I can relate. I have unfinished projects. But I sometimes wonder – did Terah receive the same promise that was subsequently extended to Abram, his son. Did he somehow hear God say, “I will make of you a great nation, and I will bless you…” Was Terah the intended “Father of Faith”, but he just wasn’t able to enter into his assignment? That’s disturbing.
What happened in Haran that got his attention and derailed his plan?
In America we have an unfortunate expression – “What happens in Las Vegas stays in Las Vegas”. Perhaps it’s like that: “What happened in Haran will stay in Haran.”
One more reason to avoid sin city.
Life is getting shorter. A curious compression of the wave of generations has the long lived olders outlasting their multi-centenarian children.
Six hundred year old men caught in a cosmic doppler. What would life look like from that view? The questions I would have. Perhaps the answers I would have.
Things suddenly seem thicker, slower, and heavier. The flood was only yesterday, but the memory is so strange and distant I’m tempted to question whether it ever really happened – could it have only been a vision?
Lives marked only by their procreating and surviving. It doesn’t seem to do justice. What was going on? Where did they go? What did they do?
You scriptures – I want to come to terms with you but today you’re not helping. You’re showing yourself uninteresting. Life is more than this. Tell a better story.
I smile. I am so demanding. They lived. They loved. It is enough.
How often and easily I look back on this moment and self-righteously condemn. The citizens of Babel who longed to make a name for themselves – who wanted to shake their collective fist at God.
Who is it that has not wished to know more, to do more in the plane of activity?
I’d listened to a man the other day speak of the possibility that material existence is caught up in multi-verse from which it might prove impossible to learn the deepest fundamentals of physics and the origin of existence. So human beings might not be able to know everything. A strange but pragmatically progressive view. The harbingers of the end of knowledge are a little uncommon in our time.
Though he didn’t speak QED – Augustine recognized the problematic possibility of a multiverse instead of a universe. However, the anguish of a horizon of knowledge that is ending seems somehow harder to accept in this enlightened, post-modern morning.
It was never the knowledge, really. It was the pursuit of the knowledge. What a person might do with the knowledge. This is what gave meaning. No wonder boundaries on knowledge are problematic.
It’s a part of the chase. My life as a contribution to a greater story. The discover of everything. We are so easily and not unnaturally drawn to this. Perhaps, we were even made for something like this.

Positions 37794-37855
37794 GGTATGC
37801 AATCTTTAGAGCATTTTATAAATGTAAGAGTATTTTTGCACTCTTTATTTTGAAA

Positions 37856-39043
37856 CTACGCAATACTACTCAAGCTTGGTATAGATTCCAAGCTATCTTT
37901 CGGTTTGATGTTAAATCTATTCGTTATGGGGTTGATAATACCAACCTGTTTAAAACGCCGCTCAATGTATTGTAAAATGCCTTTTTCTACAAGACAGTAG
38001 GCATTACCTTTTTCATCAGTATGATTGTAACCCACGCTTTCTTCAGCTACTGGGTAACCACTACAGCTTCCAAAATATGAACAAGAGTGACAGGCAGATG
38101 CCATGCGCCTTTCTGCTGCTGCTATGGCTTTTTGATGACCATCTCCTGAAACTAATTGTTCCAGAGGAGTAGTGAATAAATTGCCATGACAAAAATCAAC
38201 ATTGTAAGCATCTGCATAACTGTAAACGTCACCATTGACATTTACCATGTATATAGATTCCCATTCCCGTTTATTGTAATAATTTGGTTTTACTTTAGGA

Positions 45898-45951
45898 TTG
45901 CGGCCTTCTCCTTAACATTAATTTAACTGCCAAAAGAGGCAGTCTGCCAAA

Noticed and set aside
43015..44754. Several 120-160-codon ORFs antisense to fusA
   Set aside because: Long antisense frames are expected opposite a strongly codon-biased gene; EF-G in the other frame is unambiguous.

Still an alternative remains:
Being. Just being. No narrative. Nothing to see folks.
The greatest curiosity of Babel is that such a possibility is preserved through utter confusion.
Nimrod is the first person identified in the bible as a “king”. Until the time of Nimrod, people appear to have lived independently as a family unit or in some sort of tribal arrangement.
So Nimrod showing up as a king isn’t a small thing. It seems to represent the first expression of any group of people forming into a community for the purpose of furthering the “common good”, goods that can only be achieved in communities – little cities and villages.
Since Nimrod was a “mighty one on the earth”, it seems likely that his kingship offered to the people who followed his authority something that they couldn’t get without him. Perhaps these included the most basic of goods that a community offers, like ordered institutions and common defense.
Of course, the good of community in Nimrod’s kingdom might also have been about Nimrod as a person. Perhaps he was a charismatic leader who established a powerful vision for the community.
Whatever the case, he shows up here not in isolation. The emergence of Nimrod, and the beginning of social contract communities is offered in the context of human progress. But at the same time, there is an implicit question on whether or not a contract can be enough to actually achieve a common wealth worthy of human potential.
“Cursed be Canaan. The lowest of slaves shall he be to his brothers”
So there it is. A drunken man, a moral failure, a cursed son, and the generations keep coming. The beat goes on.
Renewed, we have this essential capacity to agree with the Holy Spirit. To live wholly in Him. This is the ground of my being. As I visit this ground, and recognize my God in myself, and myself in my God, I want this essence everywhere to agree. Here, eternity is entirely available to all, but I encounter it only in the most fleeting moment.
I will – gently but determinedly to resist the temptation to return to the beat. Cursing the son for the sins of the father, for the sins of the father, for the sins of the father, for the sins of the father.
This, it seems, did not escape the waters of the flood. No despair. It’s just work to do.